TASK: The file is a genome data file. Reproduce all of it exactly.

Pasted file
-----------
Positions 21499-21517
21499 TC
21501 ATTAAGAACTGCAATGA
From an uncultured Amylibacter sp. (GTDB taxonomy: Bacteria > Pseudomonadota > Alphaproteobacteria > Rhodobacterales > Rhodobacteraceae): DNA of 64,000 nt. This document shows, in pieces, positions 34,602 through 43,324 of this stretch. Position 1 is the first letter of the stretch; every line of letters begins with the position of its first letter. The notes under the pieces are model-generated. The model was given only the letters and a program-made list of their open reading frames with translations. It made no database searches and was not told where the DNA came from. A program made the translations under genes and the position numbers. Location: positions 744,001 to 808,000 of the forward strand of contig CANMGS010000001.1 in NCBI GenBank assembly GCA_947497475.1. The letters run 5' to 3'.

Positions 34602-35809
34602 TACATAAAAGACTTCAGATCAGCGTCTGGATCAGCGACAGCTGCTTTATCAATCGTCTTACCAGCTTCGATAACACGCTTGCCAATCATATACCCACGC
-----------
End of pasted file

Positions 21499-21517
21499 TC
21501 ATTAAGAACTGCAATGA
From an uncultured Amylibacter sp. (GTDB taxonomy: Bacteria > Pseudomonadota > Alphaproteobacteria > Rhodobacterales > Rhodobacteraceae): DNA of 64,000 nt. This document shows, in pieces, positions 34,602 through 43,324 of this stretch. Position 1 is the first letter of the stretch; every line of letters begins with the position of its first letter. The notes under the pieces are model-generated. The model was given only the letters and a program-made list of their open reading frames with translations. It made no database searches and was not told where the DNA came from. A program made the translations under genes and the position numbers. Location: positions 744,001 to 808,000 of the forward strand of contig CANMGS010000001.1 in NCBI GenBank assembly GCA_947497475.1. The letters run 5' to 3'.

Positions 34602-35809
34602 TACATAAAAGACTTCAGATCAGCGTCTGGATCAGCGACAGCTGCTTTATCAATCGTCTTACCAGCTTCGATAACACGCTTGCCAATCATATACCCACGC